In this episode of The Conversation’s In Depth Out Loud podcast, we bring you the history of Ritalin by Matthew Smith, professor in health history at the University of Strathclyde.
Just over 75 years ago, a new stimulant drug with the generic name of methylphenidate was born in the Swiss lab of chemical company Ciba. Like many drugs, its therapeutic purpose was unclear. But these were the days a scientist could take a drug home and test it on their spouse, which is exactly what Ciba scientist Leandro Panizzon did.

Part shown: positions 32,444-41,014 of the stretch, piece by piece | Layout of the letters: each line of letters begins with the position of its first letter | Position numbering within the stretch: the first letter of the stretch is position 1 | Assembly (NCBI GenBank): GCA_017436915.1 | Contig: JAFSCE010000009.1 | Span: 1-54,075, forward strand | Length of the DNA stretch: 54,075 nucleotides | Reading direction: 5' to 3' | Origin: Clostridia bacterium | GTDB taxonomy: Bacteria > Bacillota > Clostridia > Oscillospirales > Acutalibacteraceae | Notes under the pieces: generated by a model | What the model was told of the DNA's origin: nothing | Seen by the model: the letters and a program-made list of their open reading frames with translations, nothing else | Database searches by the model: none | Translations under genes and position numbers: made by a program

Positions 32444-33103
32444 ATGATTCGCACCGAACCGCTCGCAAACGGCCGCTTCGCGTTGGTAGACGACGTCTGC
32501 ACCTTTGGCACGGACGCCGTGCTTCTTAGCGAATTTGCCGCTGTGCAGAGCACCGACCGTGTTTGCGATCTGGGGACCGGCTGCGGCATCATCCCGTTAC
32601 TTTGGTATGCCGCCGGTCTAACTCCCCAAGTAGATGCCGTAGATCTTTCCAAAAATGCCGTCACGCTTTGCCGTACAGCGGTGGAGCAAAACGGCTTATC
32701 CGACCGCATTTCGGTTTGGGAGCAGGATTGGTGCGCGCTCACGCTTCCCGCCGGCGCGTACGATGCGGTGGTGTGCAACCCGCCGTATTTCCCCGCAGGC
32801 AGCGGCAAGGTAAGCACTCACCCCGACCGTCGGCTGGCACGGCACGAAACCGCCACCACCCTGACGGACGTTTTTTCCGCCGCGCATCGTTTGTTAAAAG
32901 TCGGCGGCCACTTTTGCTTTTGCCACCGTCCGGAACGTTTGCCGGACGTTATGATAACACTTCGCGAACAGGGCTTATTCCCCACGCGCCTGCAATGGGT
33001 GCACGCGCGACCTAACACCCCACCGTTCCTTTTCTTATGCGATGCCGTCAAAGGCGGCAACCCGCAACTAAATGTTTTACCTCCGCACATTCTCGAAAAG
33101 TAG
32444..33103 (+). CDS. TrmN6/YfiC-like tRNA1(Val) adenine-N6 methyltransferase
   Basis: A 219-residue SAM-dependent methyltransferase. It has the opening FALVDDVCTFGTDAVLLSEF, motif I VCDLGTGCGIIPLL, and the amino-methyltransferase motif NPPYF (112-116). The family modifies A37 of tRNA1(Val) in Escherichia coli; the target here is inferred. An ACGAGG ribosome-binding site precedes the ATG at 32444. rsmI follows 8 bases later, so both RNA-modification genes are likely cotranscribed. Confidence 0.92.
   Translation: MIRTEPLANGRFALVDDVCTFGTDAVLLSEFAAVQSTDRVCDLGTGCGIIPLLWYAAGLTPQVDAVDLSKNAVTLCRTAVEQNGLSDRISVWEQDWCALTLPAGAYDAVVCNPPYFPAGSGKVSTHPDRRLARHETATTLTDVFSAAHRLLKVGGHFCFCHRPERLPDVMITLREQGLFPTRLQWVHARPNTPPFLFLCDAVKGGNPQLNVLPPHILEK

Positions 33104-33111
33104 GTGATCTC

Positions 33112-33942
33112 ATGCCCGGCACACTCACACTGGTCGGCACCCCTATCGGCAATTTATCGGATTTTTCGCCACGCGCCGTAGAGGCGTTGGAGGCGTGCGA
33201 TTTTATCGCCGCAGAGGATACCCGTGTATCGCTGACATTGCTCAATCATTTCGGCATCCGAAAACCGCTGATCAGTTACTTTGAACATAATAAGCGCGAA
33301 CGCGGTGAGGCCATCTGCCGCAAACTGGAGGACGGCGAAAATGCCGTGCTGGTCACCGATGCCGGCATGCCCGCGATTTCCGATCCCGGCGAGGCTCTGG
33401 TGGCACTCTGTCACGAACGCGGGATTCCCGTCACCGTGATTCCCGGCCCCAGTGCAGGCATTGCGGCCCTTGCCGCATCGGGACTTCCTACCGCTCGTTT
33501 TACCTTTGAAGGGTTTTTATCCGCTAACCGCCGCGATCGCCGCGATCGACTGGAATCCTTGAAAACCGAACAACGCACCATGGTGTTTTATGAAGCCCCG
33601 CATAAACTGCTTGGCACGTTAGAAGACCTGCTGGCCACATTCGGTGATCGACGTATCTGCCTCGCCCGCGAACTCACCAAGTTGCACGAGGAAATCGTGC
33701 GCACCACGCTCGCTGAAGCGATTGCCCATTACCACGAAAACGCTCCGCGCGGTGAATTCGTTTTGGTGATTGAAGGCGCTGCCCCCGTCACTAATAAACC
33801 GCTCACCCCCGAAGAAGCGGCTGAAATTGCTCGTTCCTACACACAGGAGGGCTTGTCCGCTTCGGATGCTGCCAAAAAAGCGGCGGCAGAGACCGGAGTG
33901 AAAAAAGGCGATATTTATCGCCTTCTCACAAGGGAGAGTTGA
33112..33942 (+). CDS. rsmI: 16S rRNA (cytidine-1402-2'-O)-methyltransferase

Panizzon’s wife, Rita, reported that the drug gave her tennis game a real fillip. And so Panizzon originally named the drug Ritaline in his wife’s honour.
Over the next three-quarters of a century, Ritalin would go on to wear many hats, including as an antipsychotic, a tonic for worn-out housewives, a drug to treat disruptive children, and a street drug and smart drug.
But what does the future hold?
You can read the text version of this in depth article here. The audio version is read by Annabel Bligh and edited by Laura Hood.
The music in In Depth Out Loud is Night Caves, by Lee Rosevere. A big thanks to the Department of Journalism at City, University of London for letting us use their studios to record.